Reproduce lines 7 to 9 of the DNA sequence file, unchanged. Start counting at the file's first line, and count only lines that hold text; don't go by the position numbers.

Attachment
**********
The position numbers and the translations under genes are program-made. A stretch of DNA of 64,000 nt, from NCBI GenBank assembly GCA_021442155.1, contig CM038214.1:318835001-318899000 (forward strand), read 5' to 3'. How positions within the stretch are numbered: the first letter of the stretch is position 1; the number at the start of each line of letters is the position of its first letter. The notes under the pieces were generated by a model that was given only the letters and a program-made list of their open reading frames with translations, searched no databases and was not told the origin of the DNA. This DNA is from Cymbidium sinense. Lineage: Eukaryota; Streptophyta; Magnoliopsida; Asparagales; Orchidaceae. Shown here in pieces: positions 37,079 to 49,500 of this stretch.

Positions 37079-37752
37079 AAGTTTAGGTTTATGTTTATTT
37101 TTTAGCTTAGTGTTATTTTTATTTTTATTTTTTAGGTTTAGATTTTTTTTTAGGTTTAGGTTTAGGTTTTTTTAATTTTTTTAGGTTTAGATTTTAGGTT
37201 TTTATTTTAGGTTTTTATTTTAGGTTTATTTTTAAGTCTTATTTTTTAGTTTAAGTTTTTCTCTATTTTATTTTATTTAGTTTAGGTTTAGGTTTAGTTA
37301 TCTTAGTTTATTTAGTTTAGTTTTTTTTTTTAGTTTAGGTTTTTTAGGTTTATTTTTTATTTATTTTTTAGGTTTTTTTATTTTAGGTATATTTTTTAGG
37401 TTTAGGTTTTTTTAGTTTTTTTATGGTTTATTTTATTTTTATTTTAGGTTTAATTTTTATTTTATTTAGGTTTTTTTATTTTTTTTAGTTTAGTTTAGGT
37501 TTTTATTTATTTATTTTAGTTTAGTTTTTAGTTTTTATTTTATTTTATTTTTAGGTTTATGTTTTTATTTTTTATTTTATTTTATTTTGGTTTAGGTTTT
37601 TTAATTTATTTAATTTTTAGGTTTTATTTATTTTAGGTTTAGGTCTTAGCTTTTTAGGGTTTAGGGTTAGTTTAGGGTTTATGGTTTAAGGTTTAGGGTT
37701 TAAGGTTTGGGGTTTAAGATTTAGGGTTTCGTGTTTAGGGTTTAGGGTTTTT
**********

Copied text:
37401 TTTAGGTTTTTTTAGTTTTTTTATGGTTTATTTTATTTTTATTTTAGGTTTAATTTTTATTTTATTTAGGTTTTTTTATTTTTTTTAGTTTAGTTTAGGT
37501 TTTTATTTATTTATTTTAGTTTAGTTTTTAGTTTTTATTTTATTTTATTTTTAGGTTTATGTTTTTATTTTTTATTTTATTTTATTTTGGTTTAGGTTTT
37601 TTAATTTATTTAATTTTTAGGTTTTATTTATTTTAGGTTTAGGTCTTAGCTTTTTAGGGTTTAGGGTTAGTTTAGGGTTTATGGTTTAAGGTTTAGGGTT